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THE EFFECTS OF SOCIAL STRESS AND PRIOR ETHANOL EXPOSURE ON DOPAMINE IN THE RAT BRAIN

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abstract
Alcohol use disorder and anxiety disorders occur as comorbidities at a disproportionate rate. Stress and ethanol are two factors that can influence neurobiology and neurotransmitter signaling independently and have interacting effects. Their actions on the mesolimbic and nigrostriatal dopaminergic pathways of the central nervous system have been the focus of research but until recently not often viewed within the same model or experiment. The current thesis uses in vitro fast-scan cyclic voltammetry to examine the effects of social defeat stress and chronic ethanol exposure on ethanol-induced dopamine changes in key structures of these two dopaminergic pathways, the nucleus accumbens core and dorsolateral striatum. Experiments revealed an effect of stress through increasing dopamine release per stimulus pulse in the nucleus accumbens core of ethanol-naïve, and not ethanol-exposed, subjects. Furthermore, ethanol administration decreased terminal dopamine efflux universally in a concentration-dependent manner. Additionally, we found evidence that prior ethanol experience might play a role in dopamine signal recovery. Together, these data suggest that stress influences the effects of ethanol on terminal dopamine signaling and prior ethanol experience plays a role in altering the effects of stress.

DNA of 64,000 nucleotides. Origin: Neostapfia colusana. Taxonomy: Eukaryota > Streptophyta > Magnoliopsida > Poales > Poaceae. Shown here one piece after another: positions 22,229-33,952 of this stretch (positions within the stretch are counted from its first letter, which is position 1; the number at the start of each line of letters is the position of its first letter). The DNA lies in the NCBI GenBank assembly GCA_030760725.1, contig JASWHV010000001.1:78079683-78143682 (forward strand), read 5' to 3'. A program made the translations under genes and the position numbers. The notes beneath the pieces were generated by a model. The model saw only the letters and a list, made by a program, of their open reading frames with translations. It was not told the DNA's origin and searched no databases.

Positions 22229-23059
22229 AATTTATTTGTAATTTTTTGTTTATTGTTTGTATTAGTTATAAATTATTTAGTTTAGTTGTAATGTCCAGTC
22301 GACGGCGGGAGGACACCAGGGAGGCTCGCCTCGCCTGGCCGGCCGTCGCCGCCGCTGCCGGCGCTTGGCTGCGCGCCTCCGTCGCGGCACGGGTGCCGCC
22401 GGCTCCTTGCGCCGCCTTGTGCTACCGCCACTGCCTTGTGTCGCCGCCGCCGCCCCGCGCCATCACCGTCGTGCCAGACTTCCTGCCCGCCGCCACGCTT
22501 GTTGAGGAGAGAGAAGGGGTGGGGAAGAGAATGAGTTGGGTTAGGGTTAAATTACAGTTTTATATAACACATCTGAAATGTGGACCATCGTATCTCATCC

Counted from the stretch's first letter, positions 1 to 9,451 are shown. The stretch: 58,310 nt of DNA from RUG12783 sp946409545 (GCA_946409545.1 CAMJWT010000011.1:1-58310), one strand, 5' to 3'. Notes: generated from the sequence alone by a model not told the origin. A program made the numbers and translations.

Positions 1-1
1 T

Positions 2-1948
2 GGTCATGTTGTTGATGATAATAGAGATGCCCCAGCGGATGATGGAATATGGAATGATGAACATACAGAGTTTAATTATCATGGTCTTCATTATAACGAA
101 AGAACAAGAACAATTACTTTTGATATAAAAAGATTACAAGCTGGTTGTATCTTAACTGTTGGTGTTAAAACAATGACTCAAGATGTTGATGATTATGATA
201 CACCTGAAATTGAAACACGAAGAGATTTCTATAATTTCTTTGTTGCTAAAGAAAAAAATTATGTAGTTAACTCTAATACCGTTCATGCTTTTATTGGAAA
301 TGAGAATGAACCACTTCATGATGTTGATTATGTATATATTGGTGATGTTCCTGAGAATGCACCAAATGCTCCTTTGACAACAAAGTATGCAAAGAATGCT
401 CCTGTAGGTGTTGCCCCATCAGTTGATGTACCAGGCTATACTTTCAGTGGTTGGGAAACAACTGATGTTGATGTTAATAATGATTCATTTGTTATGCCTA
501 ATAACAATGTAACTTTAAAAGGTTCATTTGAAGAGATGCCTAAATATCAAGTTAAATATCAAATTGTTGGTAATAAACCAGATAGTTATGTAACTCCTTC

subject
Addiction
Alcohol
Dopamine
voltammetry
contributor
Deal, Alex Lynn (author)
Budygin, Evgeny A (committee chair)
Milligan, Carol (committee member)
Weiner, Jeff (committee member)
date
2017-06-15T08:36:13Z (accessioned)
2017-06-15T08:36:13Z (available)
2017 (issued)
degree
Biomedical Science – MS (discipline)
identifier
http://hdl.handle.net/10339/82243 (uri)
language
en (iso)
publisher
Wake Forest University
title
THE EFFECTS OF SOCIAL STRESS AND PRIOR ETHANOL EXPOSURE ON DOPAMINE IN THE RAT BRAIN
type
Thesis

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